All peoples who had something worthily called a culture have some kind of narrative that served as their own history or pre-history, however mythologized it may be. In some cases, a people’s identity can be wrapped up in tragic events that are still fairly recent. The Armenian Genocide, for instance, is burned into the memory of most Armenians, not only in the mother country, but also in its far-flung global diaspora. Mets yegherrn, they call it, the Great Evil Crime.” As some of his modern coreligionists despicably want to engage in what we might call Armenian Genocide denial, the Jewish novelist Franz Werfel helped memorialize this history in his Forty Days Of Musa Dagh. (Werfel would similarly narrate the story of Our Lady of Lourdes and Saint Bernadette in his Song of Bernadette. By writing these two novels, the Austrian Jew with the checkered morals won the gratitude of two groups of people: Armenians and Catholics. I cannot document it, but I have it on the authority of an old Armenian friend with connections to the monastery where it happened, that Werfel was baptized in Vienna by an Armenian-Rite Catholic Mekhitarist monk.) Personally, I met a survivor of Mets yegherrn: my sister-in-law’s grandmother, who was the youngest of a family of thirteen and the only one to survive the genocide. Most, if not all Armenian families have such memories. That kind of thing, on such a large scale, cannot help but press itself deeply into the collective consciousness of a people. Aside from stoking a hatred of the Turks in the Armenians, this episode also helps to give them a sense of national identity.

With His sending of the Apostles to evangelize all nations, Jesus Christ made us New-Testament faithful not a single people or nation in the conventional sense of those words (although we are called “a holy nation, a purchased people), but a Mystical Body that is universal (catholic) in character, composed as it is of men from “every nation, and tribe, and tongue, and people.” For this reason, our story is more complex and more diverse than that of any single nation. Because we are the Mystical Body of Christ, our local beginnings are found in Jerusalem, with the physical Body of Jesus (extending also into His Old-Testament “back story”); therefore, His Incarnation, Birth, Death, Resurrection, Ascension, and sending of the Holy Ghost will give us our major feasts. After those, the Marian feasts and the feasts of the saints complete our calendar, which brings us to an interesting point. The unity of Christendom gave our Catholic ancestors a sense of shared identity, separated though they were by language and local customs (hence the social disruption caused by heresy and schism). There was much that was common across Christendom, centered on the Mysteries of Our Lord, Our Lady, and the saints. But new saints arose, as did Marian apparitions and other sacred occurences, and such persons and events were all woven into the story, the ever-added-to narrative of those localized embodiments of the one people of God that is the Catholic Church. This is to speak of a legitimate inculturation” that gives Catholic peoples and nations their own local identity in addition to that which we all share.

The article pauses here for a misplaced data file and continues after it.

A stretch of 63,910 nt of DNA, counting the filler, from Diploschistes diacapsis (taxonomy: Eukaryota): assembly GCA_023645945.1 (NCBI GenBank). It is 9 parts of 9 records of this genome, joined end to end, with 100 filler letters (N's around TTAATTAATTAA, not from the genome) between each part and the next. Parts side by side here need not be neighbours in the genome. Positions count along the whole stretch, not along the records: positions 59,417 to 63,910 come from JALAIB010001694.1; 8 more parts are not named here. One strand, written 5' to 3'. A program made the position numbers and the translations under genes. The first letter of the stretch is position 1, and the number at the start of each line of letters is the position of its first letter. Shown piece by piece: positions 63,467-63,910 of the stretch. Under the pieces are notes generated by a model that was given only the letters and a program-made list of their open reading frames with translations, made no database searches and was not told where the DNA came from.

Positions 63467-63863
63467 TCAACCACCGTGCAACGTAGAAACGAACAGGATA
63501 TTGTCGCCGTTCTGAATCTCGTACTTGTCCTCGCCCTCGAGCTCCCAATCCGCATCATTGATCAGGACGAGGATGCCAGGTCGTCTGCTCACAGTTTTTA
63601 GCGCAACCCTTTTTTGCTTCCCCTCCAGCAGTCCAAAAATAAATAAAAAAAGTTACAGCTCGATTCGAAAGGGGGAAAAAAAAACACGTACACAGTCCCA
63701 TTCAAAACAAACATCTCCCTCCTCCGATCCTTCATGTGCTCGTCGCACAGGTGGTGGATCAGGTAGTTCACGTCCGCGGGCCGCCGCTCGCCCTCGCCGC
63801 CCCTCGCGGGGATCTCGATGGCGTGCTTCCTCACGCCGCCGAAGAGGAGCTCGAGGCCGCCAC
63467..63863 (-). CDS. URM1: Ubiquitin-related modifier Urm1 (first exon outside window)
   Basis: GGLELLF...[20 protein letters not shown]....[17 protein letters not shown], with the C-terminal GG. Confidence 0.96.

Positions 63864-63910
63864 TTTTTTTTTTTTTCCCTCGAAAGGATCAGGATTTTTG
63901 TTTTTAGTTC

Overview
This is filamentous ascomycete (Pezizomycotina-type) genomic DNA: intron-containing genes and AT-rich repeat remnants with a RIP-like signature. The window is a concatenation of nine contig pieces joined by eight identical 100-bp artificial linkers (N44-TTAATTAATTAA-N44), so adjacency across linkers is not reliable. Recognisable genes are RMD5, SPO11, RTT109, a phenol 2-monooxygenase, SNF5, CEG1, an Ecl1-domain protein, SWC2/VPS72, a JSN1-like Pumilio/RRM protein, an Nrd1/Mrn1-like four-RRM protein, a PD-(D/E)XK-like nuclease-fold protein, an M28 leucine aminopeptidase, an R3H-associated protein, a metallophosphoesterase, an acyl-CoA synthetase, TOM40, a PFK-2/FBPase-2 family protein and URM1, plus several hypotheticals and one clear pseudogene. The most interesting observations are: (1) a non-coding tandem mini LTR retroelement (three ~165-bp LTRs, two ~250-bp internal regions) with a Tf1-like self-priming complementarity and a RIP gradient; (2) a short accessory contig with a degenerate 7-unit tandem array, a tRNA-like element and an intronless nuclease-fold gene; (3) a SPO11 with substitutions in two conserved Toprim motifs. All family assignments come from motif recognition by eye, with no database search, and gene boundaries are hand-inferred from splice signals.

But, let us return to liturgical considerations. Writing as I am in Septuagesimatide, I am mindful of the Creation and Fall of Man recorded in Genesis, which the Church has me reading in the office of Matins lately. On the Wednesday of Quinquagesima Week, a priest will trace the sign of the cross on my forehead while saying these words: Memento homo quia pulvis es et in pulverem reverteris (“Remember man that dust thou art, and unto dust thou shalt return” — the last six words of which come from Gen. 3:19). That word, memento, is not only in the imperative mood (a command: do this), but it is also in the future tense (we do not have a distinct future imperative in English), as if to highlight that it is something permanent, abiding, and of general rule. This is the Church’s liturgy reminding us of both our origin and our destiny, as if inviting us to complete the thought with that salutary exhortation of Jesus, the son of Sirach: “In all thy works remember thy last end, and thou shalt never sin” (Ecclus 7:40).

Let us take this Lenten mindfulness to heart.

We are wiping out our Catholic memories, our Christian remembrances. The causes of this are manifold, but plain old bad will is at the bottom of them all. We need to reverse that horrible degeneration to save our souls, to rebuild the Church, and to restore Christian culture. Whatever we can do to sanctify our memories will help to accomplish these goals and to acquire the Mind of Christ.

After all, we do not want it said of us what was said of the Russians after their murderous, atheist Revolution: “Men have forgotten God; that’s why all this has happened.” Well beyond temporal punishments in this life, putting God outside of our knowledge invites upon us a terrible divine sequel that extends into eternity: “Amen I say to you, I know you not” (Matt. 25:12).